One of the highlights of the sporting calendar is set to kick off, as the the Rugby World Cup starts in New Zealand. Teams from around the world including England, Wales and Scotland will battle it out with other teams including the mighty All Blacks and Australia.
The Rugby World Cup only takes place once every four years, so it is always a special occasion and captures the attention and imagination of rugby fans all over the world. Martin Johnson and his troops have already arrived in New Zealand but the serious business of the test matches does not get under way until 9 September, with England playing Argentina on 10 September. Various venues will host games including Christchurch, Wellington and Auckland.
New Zealand is guaranteed to prove a hospitable venue for players and fans alike. It has a marginally larger land area than the UK, but its population is just four million. As a result, the country is delightfully tranquil, with mile after mile of impressive coastline, mountain ranges and fiords to take the breath away.
There are 14 national parks and 19 forest parks, containing a wide variety of untouched landscape and vegetation. More than 5 million hectares – a third of New Zealand – is protected in parks and reserves.
Wellington, the capital of New Zealand, is found at the southern tip of the North Island, and boasts a beautiful harbour. It is also small in size, just two kilometres wide, so it is easy for tourists to explore on foot.
Wellington is considered to be the arts and culture centre of New Zealand, and the Te Papa, situated on the waterfront, is the national museum. The city is surrounded by beautiful green hills and it is possible to talk walking tours and coach tours to explore the surroundings more fully. The top of Mount Victoria provides stunning views across the city.
Wine enthusiasts will content themselves with trips to the country’s top wine regions, such as Marlborough and Wairarapa, both within range of Wellington. A more recent tourist development is the Lord Of The Rings tour, which allows you to visit the locations that were used during the epic film trilogy.
Auckland, situated towards the north of the North Island, is fondly known as the City of Sails. The city is a launch pad to explore so much. Within half an hour, you can reach beautiful beaches, walking trails or holiday islands, or content yourself with the city harbours, fine restaurants and Maori culture.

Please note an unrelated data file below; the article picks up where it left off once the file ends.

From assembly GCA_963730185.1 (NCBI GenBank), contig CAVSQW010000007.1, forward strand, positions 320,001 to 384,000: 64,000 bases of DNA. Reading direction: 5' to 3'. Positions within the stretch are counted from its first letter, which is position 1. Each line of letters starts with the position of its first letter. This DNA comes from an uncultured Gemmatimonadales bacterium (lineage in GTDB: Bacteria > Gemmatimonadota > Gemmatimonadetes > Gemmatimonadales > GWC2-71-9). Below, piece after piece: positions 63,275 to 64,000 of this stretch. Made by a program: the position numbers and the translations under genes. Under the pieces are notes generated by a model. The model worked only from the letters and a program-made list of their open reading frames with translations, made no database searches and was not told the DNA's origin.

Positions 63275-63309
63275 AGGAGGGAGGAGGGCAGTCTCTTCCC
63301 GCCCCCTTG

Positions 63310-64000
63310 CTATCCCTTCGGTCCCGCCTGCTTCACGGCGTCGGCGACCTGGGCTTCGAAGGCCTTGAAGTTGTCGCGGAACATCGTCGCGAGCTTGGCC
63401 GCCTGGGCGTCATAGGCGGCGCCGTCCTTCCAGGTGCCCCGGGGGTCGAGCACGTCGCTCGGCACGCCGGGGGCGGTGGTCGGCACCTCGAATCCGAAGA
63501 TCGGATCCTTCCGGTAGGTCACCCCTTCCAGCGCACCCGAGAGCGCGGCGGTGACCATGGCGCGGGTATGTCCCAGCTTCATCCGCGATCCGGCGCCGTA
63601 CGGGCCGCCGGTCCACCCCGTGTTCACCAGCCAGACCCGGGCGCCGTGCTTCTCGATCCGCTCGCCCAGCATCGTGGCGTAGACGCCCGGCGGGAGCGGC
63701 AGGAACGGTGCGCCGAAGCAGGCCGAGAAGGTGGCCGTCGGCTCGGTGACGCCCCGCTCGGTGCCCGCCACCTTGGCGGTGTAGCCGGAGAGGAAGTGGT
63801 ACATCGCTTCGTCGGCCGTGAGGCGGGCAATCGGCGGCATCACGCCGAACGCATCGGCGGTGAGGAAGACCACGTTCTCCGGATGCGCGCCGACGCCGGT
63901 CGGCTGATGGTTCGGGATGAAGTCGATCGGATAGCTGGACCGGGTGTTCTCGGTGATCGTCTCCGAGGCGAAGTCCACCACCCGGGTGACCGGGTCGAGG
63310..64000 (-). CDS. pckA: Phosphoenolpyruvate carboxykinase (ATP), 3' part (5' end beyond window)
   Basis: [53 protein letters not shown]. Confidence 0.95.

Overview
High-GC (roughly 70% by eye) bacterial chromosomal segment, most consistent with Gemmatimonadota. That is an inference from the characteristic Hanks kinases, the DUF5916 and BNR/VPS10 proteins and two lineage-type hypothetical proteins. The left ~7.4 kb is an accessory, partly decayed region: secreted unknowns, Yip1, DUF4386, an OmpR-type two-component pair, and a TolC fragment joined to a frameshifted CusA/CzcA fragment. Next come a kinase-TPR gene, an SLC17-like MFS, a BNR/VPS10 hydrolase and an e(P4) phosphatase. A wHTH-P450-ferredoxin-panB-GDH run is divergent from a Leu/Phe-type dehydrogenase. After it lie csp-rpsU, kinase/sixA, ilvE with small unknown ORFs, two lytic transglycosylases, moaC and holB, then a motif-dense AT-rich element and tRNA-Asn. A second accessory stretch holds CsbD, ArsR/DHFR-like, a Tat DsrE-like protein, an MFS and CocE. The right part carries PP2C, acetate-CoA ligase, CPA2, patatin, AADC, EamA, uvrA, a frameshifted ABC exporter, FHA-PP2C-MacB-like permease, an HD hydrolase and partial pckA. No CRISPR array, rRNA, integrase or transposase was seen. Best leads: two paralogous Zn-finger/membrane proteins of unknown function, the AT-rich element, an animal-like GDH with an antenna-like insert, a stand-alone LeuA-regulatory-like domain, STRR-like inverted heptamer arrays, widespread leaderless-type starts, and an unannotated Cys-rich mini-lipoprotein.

You can go up the impressive Sky Tower, 328 metres high, for stunning views of the city, and you can even enjoy a spot of dinner up there too. A visit to the National Maritime museum is worthwhile, or you can learn more about the city at the Auckland Museum. Music lovers can also check out the Joshua tree that inspired the naming of the famous U2 album.
Christchurch, on the South Island, is another city where there is plenty to do to satisfy most tastes. For those seeking to do something more on the relaxing side, you can visit thermal pools, punt down the river, go hot-air ballooning or enjoy the wealth of culture and wildlife on offer.
But if it is action you are after, then you will not be disappointed. You can take your pick from adrenaline activities such as jet-boating, white water rafting, skydiving, bungy jumping, or in the winter skiing and snowboarding.
Elsewhere on the South Island, the Southern Alps provide a number of glaciers, the biggest being the Tasman glacier, visible by making the short walk from Mount Cook village. The most famous glaciers are the Franz Josef and Fox, on the West Coast. They are easily accessible to walkers and mountaineers, and quite spectacular
The Fiordland area, in the south-west of the South Island, is another example of stunning natural beauty. Hundreds of lakes fill the landscape, including Lake Hauroko which is 462m deep. There are 14 fiords, running from Milford Sound in the north to Preservation Inlet in the south. The most popular for tourists are Milford Sound and Doubtful Sound.
In total, New Zealand has some 15,000 kilometres of varied coastline. The north of the South Island has some great beaches, while the coastline around the rest of the South Island tends to be wilder. Views from the coastal road are superb, a visual treat waiting around every headland.
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New Zealand, Travel News